Weather

Gambrel roof sheds are designed to maximize the total interior space. Due to the gambrel roof shed height, additional storage or lofts can be easily installed, increasing the storage space. Extra shelves can also be built to efficiently increasing capacity.

With a more open floor plan, larger items can be placed closer to the walls and out of the way for easier access to the loft or shelving areas.

Designed for smaller storage needs, the gable roof shed is ideal for storing lawnmowers, bicycles and garden equipment. With overall smaller cubic feet or room available, gable roof sheds often become full quickly.

Adding a smaller loft to gable roof shed is possible but does not add a great deal of storage space to the overall maximum capacity. Loft headroom is also minimal and items are hard to retrieve when needed.

Roofing Materials

Standard roof materials for either the gambrel roof shed or the gable roof shed are asphalt shingles. You can expect the least expensive asphalt shingles to last for 10-years. Asphalt shingles are sold in squares or 3 bundles per square.

Higher grade asphalt shingles have a warranty of up to 40 years.

In areas of heavy snow loads, metal roofs might be a good idea. Naturally, metal roofs will raise the overall cost of your new shed but will pay for itself in a few years.

Price

Setting a price or budget for the construction of either the gambrel roof shed or the gable roof shed is always a factor that should be part of the planning stage. Prices for prefab storage sheds can range from $1,099 for an 8×8 gambrel roof shed built on your foundation to over $3,500 depending on the dimensions of your shed.

Always keep in mind that prices will vary depending on where you live. These prices do not include the price of foundations which could cost up to $1,000 or more.

Rock Solid

Your new gambrel or gable roof shed should be placed on the level, compacted ground. A concrete foundation is best but not necessary. If you decide to build your shed, my recommendation is to use deck blocks with the proper footprint for the size of your shed.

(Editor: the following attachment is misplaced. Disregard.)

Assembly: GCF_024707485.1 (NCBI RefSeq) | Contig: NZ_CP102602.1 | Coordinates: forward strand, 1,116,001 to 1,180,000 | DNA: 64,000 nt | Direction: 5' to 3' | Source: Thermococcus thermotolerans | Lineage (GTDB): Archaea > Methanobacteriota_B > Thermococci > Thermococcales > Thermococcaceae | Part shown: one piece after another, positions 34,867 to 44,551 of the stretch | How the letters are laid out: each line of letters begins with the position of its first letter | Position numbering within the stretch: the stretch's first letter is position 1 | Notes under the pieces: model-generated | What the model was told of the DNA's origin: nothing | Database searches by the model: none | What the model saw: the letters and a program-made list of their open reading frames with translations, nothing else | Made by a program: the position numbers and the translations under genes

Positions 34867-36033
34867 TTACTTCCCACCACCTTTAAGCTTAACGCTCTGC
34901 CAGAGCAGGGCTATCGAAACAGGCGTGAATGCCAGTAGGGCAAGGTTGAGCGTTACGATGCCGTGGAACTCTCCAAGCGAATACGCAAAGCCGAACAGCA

If possible, place or build your new storage shed in an area of your yard that is not subject to flooding and will not interfere with other uses of your backyard. If placed above the ground supported by deck blocks, be sure to install wire barriers from the ground to the bottom of your new unit.

Inexpensive wire barriers will keep out leaves and prevent rodents from starting a family under your new shed. Above ground placement also allows air to move under your new storage unit which helps prevent rot and keep the interior temperatures cooler during the summer months.

So, Which One Is Better For You?

Let me just quickly recap on how either a gambrel or gable shed can make your life less cluttered. Looking at the advantages and disadvantages of both the gambrel and gable shed should give you a pretty clear picture of which style is the best for you.

Gambrel roof sheds also offer a “rustic look” to their overall appearance which may seem out of place with the more modern look of home built today. With more items that need to be stored with limited space, I decided that the gambrel roof shed is perfect for me.

Armed with all the right information and taking into consideration the size and the possible growth of your family in the future, my only advice would be to get a storage shed that will have enough room now and 10-15 years from now. Bigger is always better!

Related Questions

Isn’t it cheaper to build by own gambrel or gable roof shed? That would depend on your experience with power tools and your mechanical ability. Building these sheds may look easy, but it takes time and a lot of work to build even the smallest of storage sheds.

Are there options in exterior finishes? Definitely. Tongue and groove, vinyl siding, and metal roofing are only a few of the options that are available. Adding interior lighting is another option but will require an electrician and increase the cost of your new storage shed.

What can I expect to pay for an average sized gable roof storage shed? Prices range according to size, options selected, finishes, and the area where you live. Buy what your budget allows without sacrificing building quality is a good rule of thumb.

Conclusion

Let’s face it. We all have a lot of things that we want to keep but no place to keep it. Both the gambrel and gable roof storage sheds offer the best possible solution at the lowest possible cost. Just remember to get the size that has the room that you will need now and in the future.

One thing I want to stress is that building your shed is not going to be completed in one weekend. Your time is valuable and spending it on something that you are either unsure of or lack in experience may eventually cost you more in the long run.

Looking at all the information, you will be able to select the gambrel or gable roof shed that is best for you.